MA/CSSE 474 Theory of Computation D, SD, and non-SD languages Enumerability Reduction Decidable and Semidecidable Languages Recap: Dovetailing Dovetailing: Run an infinite number of computations "in parallel". S[i, j] represents step j of computation i.

S[1, 1] S[2, 1] S[1, 2] S[3, 1] S[2, 2] S[1, 3] S[4, 1] S[3, 2] S[2, 3] S[1, 4 ] ... For every i and j, step S[i, j] will eventually happen. Recap: The Language H Theorem: The language: H = { : TM M halts on input string w} is

semidecidable, but is not decidable. We proved this last time. Questions about the proof? If H were in D, then SD would equal D Recall: H = { : TM M halts on input string w} We know that HSD. If H were also in D, then there would exist a TM O that decides it. (O is for Oracle) Theorem: If H were in D then every SD language would be in D. Proof: Let L be any SD language. There exists a TM ML that semidecides it. The following machine M' decides whether w is in

L(ML): M'(w: string) = 1. Run O on . (O will always halt) 2. If O accepts (i.e., ML will halt on input w), then: 2.1. Run ML on w. 2.2. If it accepts, accept. 2.3 Else reject. 3. Else reject. Every CF Language is in D

Theorem: The set of context-free languages is a proper subset of D. Proof: Every context-free language is decidable, so the contextfree languages are a subset of D. There is at least one language, AnBnCn, that is decidable but not context-free. So the context-free languages are a proper subset of D. Decidable and Semidecidable Languages Almost every obvious language that is in SD is also in D: AnBnCn = {anbncn, n 0} {wcw, w {a, b}*}}

{ww, w {a, b}*}} {xy=z: x,y,z {0, 1}*} and, when x, y, and z are viewed as binary numbers, xy = z} But there are languages that are in SD but not in D: H = { : M halts on input w}

D and SD 1. 2. 3. D is a subset of SD. In other words, every decidable language is also semidecidable. There exists at least one language that is in SD-D, the donut in the picture. What about languages that are not in SD? Is the gray area of the figure empty?

Subset Relationships between D and SD 1. There exists at least one SD language that is not D. 2. Every language that is in D is also in SD: If L is in D, then there is a Turing machine M that decides it (by definition). But M also semidecides it. Languages That Are Not in SD Theorem: There are languages that are not in SD.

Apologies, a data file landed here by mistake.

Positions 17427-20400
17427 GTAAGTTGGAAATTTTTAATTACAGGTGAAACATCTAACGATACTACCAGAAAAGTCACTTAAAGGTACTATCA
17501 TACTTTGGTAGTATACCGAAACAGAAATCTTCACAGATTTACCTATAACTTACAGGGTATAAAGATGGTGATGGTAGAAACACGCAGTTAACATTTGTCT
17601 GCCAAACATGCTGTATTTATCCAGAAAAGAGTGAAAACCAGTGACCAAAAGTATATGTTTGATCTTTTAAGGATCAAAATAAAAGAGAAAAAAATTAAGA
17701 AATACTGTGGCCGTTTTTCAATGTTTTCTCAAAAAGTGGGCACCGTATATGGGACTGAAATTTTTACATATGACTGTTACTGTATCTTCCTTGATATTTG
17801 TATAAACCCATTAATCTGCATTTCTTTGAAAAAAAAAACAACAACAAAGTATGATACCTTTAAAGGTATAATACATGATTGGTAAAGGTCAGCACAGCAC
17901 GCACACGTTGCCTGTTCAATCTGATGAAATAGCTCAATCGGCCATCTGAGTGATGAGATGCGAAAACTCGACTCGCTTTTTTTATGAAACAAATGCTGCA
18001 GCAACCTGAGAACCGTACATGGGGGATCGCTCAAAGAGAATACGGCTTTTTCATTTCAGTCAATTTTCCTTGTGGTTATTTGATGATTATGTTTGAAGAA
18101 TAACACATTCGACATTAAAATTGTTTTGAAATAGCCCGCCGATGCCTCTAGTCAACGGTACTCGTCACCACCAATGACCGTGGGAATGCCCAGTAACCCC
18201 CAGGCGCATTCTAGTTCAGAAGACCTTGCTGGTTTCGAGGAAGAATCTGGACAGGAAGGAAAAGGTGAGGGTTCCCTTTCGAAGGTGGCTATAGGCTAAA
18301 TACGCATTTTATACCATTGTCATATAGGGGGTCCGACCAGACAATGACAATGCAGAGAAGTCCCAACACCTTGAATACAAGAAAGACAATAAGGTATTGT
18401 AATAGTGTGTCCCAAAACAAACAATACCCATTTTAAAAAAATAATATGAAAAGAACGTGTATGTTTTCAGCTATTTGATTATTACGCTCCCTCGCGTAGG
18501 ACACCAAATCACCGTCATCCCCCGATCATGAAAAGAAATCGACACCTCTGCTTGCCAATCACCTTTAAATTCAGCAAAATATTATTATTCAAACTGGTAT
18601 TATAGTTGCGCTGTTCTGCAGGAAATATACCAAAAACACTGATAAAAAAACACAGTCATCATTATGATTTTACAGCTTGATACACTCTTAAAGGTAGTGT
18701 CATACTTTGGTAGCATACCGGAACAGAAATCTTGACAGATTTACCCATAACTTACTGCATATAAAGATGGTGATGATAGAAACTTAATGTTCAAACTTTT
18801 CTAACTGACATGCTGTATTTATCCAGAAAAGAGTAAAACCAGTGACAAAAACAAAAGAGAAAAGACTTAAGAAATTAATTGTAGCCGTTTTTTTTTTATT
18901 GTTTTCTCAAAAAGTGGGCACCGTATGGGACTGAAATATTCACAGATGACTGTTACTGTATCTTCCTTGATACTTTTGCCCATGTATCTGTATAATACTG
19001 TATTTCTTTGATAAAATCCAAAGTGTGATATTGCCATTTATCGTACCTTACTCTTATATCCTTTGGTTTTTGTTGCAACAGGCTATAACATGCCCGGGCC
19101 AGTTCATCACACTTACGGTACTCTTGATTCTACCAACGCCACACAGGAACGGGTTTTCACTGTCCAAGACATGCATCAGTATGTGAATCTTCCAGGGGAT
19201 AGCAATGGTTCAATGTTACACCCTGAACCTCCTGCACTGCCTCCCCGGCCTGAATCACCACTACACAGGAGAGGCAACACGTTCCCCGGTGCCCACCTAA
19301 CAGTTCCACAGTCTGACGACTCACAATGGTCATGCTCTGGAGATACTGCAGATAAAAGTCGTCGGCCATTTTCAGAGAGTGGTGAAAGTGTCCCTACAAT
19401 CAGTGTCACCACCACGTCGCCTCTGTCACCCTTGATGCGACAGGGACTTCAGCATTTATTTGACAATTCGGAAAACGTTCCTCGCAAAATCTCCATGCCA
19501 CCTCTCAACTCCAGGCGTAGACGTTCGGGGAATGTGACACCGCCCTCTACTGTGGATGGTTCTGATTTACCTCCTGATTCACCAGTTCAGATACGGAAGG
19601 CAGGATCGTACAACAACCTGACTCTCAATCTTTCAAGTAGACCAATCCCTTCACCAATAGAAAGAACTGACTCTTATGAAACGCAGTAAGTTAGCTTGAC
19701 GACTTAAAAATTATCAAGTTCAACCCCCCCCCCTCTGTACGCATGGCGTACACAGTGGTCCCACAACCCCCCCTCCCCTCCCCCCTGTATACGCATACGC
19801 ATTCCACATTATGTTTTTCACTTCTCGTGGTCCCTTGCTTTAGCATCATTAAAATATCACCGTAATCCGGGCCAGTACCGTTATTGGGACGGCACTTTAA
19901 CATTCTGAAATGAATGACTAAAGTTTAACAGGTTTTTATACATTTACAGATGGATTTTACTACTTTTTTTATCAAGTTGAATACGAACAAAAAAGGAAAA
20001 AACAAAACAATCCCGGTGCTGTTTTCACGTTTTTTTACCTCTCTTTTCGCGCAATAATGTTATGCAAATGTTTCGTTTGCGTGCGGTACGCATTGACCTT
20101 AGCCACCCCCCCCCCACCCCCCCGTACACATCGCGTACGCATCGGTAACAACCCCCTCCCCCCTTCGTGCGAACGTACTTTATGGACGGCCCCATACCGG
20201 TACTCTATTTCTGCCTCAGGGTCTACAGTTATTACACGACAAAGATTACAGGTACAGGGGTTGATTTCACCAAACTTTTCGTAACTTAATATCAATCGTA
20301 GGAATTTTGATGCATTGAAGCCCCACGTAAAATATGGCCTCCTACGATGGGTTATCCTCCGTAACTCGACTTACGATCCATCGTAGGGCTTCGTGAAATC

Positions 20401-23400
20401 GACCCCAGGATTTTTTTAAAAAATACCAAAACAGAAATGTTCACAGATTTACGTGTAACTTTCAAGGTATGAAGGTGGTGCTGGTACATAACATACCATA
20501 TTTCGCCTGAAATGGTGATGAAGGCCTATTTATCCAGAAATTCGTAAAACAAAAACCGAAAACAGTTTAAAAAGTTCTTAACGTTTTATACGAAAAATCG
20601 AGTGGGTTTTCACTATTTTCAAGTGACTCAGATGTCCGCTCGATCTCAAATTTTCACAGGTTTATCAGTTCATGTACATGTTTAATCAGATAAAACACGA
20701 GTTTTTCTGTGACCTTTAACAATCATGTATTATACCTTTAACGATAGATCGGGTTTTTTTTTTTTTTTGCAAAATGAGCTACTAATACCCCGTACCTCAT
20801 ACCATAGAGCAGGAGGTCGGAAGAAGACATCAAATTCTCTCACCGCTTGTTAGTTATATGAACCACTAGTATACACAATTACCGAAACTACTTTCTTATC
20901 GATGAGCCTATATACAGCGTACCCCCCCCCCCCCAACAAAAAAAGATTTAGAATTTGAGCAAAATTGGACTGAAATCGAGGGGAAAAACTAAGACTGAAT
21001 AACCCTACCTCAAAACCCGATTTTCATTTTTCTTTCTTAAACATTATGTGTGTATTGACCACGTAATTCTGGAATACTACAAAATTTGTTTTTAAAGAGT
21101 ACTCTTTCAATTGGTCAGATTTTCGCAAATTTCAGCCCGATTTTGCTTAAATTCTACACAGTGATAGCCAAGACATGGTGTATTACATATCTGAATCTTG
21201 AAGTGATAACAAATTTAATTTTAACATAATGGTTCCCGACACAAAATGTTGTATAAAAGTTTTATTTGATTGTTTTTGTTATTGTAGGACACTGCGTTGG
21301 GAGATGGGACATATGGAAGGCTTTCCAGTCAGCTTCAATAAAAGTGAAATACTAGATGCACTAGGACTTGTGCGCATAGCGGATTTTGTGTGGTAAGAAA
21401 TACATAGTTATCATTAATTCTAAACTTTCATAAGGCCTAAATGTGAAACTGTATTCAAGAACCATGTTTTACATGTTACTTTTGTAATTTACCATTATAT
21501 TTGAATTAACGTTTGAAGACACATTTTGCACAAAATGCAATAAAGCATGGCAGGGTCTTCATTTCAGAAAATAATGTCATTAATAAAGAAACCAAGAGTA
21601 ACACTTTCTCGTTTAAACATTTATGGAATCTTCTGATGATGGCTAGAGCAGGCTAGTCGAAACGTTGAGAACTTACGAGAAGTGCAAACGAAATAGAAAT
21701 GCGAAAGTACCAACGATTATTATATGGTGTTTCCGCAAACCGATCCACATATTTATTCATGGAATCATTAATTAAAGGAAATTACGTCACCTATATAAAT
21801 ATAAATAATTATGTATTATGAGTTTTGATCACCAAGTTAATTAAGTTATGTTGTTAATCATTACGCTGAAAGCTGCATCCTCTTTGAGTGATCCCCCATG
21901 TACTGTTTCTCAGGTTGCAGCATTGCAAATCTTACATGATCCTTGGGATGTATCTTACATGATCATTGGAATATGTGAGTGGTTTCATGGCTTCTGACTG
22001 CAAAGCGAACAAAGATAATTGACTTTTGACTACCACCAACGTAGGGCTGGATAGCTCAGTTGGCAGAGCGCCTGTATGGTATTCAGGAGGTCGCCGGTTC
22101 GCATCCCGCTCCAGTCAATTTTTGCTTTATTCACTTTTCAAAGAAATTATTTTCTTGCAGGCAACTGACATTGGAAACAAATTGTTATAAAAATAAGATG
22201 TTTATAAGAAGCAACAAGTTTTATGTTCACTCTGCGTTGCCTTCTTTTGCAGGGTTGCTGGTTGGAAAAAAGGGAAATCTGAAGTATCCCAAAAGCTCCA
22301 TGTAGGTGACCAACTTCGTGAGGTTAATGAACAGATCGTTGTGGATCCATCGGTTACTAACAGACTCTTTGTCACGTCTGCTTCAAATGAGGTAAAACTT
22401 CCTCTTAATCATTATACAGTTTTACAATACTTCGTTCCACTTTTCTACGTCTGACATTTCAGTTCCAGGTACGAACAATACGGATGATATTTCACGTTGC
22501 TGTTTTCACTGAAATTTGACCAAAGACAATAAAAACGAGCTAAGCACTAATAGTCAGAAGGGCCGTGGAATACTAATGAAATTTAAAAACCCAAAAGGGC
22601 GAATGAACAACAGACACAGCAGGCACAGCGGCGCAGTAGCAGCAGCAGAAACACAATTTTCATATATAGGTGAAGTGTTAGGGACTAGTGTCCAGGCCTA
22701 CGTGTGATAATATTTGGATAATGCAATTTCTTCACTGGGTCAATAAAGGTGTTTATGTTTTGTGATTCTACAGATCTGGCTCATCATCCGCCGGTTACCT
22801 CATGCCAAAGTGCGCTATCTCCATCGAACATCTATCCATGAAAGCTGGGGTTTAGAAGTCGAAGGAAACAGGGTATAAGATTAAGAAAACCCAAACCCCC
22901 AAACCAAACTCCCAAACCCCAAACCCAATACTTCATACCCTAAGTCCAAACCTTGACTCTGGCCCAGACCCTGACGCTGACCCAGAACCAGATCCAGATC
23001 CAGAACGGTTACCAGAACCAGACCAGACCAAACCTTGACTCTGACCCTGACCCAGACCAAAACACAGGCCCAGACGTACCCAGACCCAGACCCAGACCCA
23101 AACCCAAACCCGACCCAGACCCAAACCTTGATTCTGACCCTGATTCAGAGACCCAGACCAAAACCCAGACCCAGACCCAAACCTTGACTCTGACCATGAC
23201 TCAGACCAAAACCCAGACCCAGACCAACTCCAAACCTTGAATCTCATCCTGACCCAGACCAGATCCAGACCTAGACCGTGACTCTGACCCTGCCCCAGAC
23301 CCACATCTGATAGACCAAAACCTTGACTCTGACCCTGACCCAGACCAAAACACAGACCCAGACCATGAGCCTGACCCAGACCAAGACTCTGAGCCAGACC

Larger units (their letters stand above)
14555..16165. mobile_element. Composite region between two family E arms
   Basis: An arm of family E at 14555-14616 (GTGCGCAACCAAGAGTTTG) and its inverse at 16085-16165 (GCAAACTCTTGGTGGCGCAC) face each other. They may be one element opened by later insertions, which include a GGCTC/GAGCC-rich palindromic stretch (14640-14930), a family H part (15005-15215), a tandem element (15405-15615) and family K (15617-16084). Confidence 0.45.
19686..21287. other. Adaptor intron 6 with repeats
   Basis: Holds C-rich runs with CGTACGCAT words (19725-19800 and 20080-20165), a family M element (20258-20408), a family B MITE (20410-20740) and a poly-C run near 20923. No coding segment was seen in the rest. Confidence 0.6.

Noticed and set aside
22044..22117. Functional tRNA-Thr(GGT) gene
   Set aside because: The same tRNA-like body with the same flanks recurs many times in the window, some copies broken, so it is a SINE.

Proof: Assume any nonempty alphabet . Lemma: There is a countably infinite number of SD languages over . Lemma: There is an uncountably infinite number of languages over . So there are more languages than there are languages in SD. Thus there must exist at least one language that is in SD. Closure of D Under Complement Theorem: The set D is closed under complement. Proof: (by construction) If L is in D, then there is a deterministic Turing machine M that decides it.

M: y n From M, we construct M to decide L: Closure of D Under Complement Theorem: The set D is closed under complement. Proof: (by construction) M:

M': y n n This works because, by definition, M is: deterministic complete

Since M' decides L, L is in D. y SD is Not Closed Under Complement Can we use the same technique? M: M': y

SD is Not Closed Under Complement Suppose we had: ML: ML: Accepts if input is in L. Accepts if input not in L. Then we could decide L. How? So every language in SD would also be in D. But we know that there is at least one language (H) that is in SD but not in D. Contradiction.

D and SD Languages Theorem: A language is in D iff both it and its complement are in SD. Proof: L in D implies L and L are in SD: L is in SD because D SD. D is closed under complement So L is also in D and thus in SD. L and L are in SD implies L is in D: M1 semidecides L. M2 semidecides L.

To decide L: Run M1 and M2 in parallel on w. Exactly one of them will eventually accept. A Particular Language that is Not in SD Theorem: The language H = { : TM M does not halt on input string w} is not in SD. Proof: H is in SD. If H were also in SD then H would be in D. But H is not in D. So H is not in SD.

Note that this is our "special" definition of complement for languages that involve TM descriptions. Enumeration Enumerate means "list, in such a way that for any element, it appears in the list within a finite amount of time." We say that Turing machine M enumerates the language L iff, for some fixed state p of M: L = {w : (s, ) |-M*} (p, w)}. "p" stands for "print" A language is Turing-enumerable iff there is a Turing

machine that enumerates it. Another term that is often used is recursively enumerable. A Printing Subroutine Let P be a Turing machine that enters state p and then halts: Examples of Enumeration What languages do M1 and M2 enumerate?

SD and Turing Enumerable Theorem: A language is SD iff it is Turing-enumerable. Proof that Turing-enumerable implies SD: Let M be the Turing machine that enumerates L. We convert M to a machine M' that semidecides L: 1. Save input w on another tape. 2. Begin enumerating L. Each time an element of L is enumerated, compare it to w. If they match, accept. The Other Way Proof that SD implies Turing-enumerable: If L *} is in SD, then there is a Turing machine M that semidecides L.

A procedure E to enumerate all elements of L: 1. Enumerate all w *} lexicographically. e.g., , a, b, aa, ab, ba, bb, 2. As each is enumerated, use M to check it. w3, w2, w1 L? E M M'

Problem? yes w The Other Way Proof that SD implies Turing-enumerable: If L *} is in SD, then there is a Turing machine M that semidecides L. A procedure to enumerate all elements of L: 1. Enumerate all w *} lexicographically.